Soviet history told through the medium of cat paintings

So one of my favorite painters is Alexander Zavaly, why? Because in spite of the whimsical motif, his works are surprisingly historically accurate. So here’s a few interesting things about his great Soviet cats.

His works remind me a lot of Nikolai Gogol’s satire, in which a ridiculous subject is placed into a world that takes itself seriously. Wherein without just a single crucial detail, the work would capture perfect mundanity. It is a kind of comedy which takes careful attention to detail, as to provide a convincing and amusing result.

This is going to be a bit of a tangent, but I remember watching the American classic “Freddy Got Fingered” in which this comedy was present. Freddy in the film is a cartoonist who behaves like a cartoon character. The rules of the universe is simple: The world takes itself seriously, but Freddy is exempt from its rules and consequences. Anything Freddy interacts with becomes part of this strange pocket of cartoon logic, as he is randomly thrown into ordinary situations that envelop themselves into a kind of Ren and Stimpy styled bizarreness.

I see many critics from the US struggle to understand this comedy, and just presumes Freddy’s comedy and strange behavior is without consistency or meaning, but this is wrong. It’s very cleverly imitating cartoon programmes of the 90s, except with real people in a world where they do not belong. A metaphysical fish out of water story.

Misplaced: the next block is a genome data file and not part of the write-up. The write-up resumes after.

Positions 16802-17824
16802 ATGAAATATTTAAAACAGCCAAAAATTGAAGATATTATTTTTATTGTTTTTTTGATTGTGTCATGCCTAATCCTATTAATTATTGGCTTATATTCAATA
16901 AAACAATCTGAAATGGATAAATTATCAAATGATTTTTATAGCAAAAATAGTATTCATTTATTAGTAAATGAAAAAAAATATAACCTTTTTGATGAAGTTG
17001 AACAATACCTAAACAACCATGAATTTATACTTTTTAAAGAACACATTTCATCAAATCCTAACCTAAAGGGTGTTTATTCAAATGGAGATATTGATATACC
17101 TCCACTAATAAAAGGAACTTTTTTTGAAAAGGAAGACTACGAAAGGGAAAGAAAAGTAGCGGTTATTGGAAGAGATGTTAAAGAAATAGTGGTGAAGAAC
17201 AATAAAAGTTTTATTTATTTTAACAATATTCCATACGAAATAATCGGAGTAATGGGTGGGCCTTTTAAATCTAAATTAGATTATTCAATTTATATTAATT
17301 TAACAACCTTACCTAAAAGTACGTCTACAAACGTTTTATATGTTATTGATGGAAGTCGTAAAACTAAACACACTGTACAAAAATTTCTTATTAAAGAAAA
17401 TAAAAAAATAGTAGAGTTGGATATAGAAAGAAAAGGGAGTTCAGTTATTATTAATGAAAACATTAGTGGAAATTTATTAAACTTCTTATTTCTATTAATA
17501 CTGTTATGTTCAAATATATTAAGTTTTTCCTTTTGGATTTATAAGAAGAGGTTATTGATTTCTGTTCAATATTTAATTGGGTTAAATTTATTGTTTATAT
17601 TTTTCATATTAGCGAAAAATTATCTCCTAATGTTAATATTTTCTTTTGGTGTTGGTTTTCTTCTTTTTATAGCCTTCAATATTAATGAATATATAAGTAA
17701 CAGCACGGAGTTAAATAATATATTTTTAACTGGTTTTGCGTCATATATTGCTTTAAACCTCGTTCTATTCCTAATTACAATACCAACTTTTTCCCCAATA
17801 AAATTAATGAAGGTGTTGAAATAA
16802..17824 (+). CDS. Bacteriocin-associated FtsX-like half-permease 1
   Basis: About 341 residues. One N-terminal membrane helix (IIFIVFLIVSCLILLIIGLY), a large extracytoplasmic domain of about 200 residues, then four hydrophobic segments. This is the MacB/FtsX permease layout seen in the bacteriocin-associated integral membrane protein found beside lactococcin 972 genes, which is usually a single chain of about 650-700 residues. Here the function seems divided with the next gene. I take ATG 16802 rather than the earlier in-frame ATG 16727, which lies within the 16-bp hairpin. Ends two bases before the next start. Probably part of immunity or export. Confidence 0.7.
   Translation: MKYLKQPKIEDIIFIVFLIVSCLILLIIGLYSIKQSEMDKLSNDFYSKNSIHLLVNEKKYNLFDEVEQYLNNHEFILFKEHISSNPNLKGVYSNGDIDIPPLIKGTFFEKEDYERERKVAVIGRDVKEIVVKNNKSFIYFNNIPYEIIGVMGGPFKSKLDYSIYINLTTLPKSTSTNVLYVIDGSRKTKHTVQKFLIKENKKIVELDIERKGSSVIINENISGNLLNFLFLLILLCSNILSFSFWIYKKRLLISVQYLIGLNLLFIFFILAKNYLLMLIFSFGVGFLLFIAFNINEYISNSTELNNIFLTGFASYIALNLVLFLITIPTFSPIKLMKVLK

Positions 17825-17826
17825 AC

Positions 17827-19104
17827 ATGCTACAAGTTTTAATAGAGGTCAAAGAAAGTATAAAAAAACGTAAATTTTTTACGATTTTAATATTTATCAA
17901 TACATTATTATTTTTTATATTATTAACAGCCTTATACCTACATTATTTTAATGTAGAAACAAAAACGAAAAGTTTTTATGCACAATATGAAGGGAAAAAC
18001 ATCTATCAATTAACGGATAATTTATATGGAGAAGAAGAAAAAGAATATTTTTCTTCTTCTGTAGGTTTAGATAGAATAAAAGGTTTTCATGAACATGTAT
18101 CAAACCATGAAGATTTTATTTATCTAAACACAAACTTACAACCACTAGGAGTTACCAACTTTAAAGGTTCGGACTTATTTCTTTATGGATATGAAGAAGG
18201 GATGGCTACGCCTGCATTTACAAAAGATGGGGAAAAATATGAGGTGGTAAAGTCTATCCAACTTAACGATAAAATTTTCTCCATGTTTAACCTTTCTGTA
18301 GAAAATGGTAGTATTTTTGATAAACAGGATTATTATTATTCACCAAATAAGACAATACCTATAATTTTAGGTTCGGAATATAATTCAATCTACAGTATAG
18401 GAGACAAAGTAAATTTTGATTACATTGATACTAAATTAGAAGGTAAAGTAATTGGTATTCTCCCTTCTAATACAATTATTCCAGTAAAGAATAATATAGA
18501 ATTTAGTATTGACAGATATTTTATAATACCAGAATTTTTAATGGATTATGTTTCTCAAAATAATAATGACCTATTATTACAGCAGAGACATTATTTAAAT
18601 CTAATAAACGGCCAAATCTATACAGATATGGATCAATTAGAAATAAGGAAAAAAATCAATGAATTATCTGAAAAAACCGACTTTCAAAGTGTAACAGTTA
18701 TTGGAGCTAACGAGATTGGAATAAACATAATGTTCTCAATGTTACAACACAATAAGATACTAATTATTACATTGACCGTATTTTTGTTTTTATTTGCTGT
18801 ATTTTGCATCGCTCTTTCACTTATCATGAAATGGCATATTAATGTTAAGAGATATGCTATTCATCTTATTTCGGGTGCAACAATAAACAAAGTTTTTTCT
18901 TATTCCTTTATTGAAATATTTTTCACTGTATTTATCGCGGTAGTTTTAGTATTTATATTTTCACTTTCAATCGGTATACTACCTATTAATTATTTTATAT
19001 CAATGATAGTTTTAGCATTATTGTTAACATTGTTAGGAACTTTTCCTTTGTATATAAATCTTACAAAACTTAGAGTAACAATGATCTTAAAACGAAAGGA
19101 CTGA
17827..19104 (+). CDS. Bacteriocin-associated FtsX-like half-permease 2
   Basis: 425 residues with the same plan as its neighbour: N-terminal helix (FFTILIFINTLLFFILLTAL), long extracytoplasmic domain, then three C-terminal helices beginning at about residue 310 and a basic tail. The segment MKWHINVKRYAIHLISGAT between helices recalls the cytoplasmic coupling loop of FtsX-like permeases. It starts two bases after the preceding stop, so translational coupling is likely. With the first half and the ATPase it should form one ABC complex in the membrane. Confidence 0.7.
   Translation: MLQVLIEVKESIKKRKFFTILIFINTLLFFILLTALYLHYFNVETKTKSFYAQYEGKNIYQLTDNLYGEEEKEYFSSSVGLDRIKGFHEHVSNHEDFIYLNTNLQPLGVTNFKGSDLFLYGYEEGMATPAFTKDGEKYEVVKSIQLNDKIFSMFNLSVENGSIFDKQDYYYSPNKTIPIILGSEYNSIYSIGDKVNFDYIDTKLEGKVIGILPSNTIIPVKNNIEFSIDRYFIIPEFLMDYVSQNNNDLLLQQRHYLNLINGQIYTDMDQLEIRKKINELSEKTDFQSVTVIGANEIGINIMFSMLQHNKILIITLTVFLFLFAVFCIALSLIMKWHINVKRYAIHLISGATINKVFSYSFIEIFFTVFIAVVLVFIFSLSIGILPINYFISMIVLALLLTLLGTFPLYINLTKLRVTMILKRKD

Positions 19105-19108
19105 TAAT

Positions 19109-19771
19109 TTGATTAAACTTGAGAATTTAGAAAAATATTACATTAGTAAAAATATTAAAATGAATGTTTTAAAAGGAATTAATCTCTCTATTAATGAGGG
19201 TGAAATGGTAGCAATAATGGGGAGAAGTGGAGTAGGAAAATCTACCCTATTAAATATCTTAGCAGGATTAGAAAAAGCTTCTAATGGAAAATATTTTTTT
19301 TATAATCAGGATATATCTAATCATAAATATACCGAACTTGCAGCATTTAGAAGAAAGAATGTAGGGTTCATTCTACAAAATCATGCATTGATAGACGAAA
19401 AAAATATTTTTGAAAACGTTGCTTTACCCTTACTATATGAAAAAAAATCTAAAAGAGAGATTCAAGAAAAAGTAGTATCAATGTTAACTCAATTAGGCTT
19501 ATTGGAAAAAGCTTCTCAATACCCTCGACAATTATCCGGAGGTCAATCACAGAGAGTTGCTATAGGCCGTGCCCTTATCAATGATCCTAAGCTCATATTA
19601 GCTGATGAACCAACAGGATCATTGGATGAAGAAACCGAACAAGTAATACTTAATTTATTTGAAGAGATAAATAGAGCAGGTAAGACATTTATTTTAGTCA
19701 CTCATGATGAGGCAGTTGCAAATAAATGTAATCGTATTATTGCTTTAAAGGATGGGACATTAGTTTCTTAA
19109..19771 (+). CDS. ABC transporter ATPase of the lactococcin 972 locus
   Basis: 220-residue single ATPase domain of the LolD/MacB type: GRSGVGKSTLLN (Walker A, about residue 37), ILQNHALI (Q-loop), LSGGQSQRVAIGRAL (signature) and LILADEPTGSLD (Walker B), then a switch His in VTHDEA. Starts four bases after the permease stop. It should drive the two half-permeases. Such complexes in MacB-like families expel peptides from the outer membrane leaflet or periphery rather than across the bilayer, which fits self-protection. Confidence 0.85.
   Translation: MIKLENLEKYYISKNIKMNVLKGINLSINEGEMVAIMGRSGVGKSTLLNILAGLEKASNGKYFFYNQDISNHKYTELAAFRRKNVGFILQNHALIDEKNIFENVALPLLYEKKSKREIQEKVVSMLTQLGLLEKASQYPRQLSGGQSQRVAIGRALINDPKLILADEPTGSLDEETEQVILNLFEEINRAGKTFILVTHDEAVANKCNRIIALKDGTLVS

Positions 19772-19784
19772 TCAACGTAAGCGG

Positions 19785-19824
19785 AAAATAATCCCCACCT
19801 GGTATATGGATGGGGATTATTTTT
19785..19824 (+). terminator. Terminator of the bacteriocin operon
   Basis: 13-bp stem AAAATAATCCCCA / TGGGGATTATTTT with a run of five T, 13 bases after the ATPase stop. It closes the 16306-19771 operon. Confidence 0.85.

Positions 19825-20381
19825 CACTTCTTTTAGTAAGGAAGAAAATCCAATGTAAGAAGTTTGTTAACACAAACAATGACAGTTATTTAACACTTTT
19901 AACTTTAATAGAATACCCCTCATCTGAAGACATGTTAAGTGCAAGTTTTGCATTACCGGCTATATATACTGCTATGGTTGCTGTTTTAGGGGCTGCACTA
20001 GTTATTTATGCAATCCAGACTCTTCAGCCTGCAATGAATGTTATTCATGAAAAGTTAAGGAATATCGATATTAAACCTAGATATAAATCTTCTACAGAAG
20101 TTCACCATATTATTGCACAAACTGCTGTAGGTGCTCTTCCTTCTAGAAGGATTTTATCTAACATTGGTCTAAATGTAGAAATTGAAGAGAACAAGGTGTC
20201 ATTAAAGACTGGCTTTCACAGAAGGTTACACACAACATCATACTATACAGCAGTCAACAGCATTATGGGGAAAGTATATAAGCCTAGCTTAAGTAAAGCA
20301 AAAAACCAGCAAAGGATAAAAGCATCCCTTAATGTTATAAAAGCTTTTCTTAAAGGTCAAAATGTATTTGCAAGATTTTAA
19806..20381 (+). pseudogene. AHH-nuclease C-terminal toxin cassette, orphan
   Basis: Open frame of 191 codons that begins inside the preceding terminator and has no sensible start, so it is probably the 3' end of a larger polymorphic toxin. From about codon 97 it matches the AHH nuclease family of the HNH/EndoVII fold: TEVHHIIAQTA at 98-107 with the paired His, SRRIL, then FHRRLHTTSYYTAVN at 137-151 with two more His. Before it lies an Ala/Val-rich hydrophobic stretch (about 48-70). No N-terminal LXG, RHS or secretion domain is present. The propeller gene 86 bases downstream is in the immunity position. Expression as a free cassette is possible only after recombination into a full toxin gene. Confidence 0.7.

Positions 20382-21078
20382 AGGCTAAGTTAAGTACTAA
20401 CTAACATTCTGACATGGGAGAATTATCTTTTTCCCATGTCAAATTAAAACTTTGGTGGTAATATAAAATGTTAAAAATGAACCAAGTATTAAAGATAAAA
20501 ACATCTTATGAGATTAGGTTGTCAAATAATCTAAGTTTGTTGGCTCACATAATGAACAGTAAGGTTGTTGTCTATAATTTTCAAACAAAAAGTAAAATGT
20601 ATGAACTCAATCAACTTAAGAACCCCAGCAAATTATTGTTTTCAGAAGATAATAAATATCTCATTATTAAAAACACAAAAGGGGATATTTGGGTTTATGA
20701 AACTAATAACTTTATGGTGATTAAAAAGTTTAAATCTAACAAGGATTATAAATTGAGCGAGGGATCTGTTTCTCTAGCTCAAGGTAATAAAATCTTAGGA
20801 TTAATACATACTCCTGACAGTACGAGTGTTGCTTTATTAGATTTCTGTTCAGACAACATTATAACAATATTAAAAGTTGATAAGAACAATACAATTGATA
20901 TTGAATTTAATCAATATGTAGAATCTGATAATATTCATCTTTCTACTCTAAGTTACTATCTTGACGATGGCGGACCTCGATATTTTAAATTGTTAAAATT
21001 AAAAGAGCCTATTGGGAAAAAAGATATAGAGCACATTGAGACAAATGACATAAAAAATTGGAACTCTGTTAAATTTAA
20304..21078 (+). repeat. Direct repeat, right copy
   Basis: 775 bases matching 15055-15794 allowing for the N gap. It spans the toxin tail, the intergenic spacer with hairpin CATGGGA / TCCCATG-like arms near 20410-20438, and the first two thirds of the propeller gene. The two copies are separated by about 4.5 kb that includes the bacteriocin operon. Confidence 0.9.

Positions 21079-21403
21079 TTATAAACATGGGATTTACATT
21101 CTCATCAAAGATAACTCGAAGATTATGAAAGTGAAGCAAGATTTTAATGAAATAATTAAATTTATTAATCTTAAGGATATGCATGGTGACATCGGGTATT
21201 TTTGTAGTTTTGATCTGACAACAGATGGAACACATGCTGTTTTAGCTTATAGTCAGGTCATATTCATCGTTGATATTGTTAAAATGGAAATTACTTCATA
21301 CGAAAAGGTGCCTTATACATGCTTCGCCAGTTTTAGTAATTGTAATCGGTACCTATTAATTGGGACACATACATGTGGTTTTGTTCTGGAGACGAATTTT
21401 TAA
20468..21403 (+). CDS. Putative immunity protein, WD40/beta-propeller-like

So, now that we’ve explored this comedic style, we are adequately prepared to be amused as I will show you extraordinary paintings of high whimsy, and explain the many things I know of its historical detail.

Pictured: Soviet tank crew member with German prisoners of war next to a captured Panzer… except with a twist I shall elaborate upon shortly that is sure to amuse.

This one is of course quite clever, the Soviet cat captures two dogs, and on top of that: A Doberman and a Shepherd. It is a subtle as it is funny.

So what is this then? Where is it happening and why?

This is of course Stalingrad, as we can see from the snowy landscape. I am not 100% sure the tank looks right, it doesn’t seem particularly camouflaged. Since this battlefield was a big and very flat plane of endless snow and ice, tank commanders quickly figured out that unless you paint your tank to match the environment, then you’re going to get bombed by air patrols.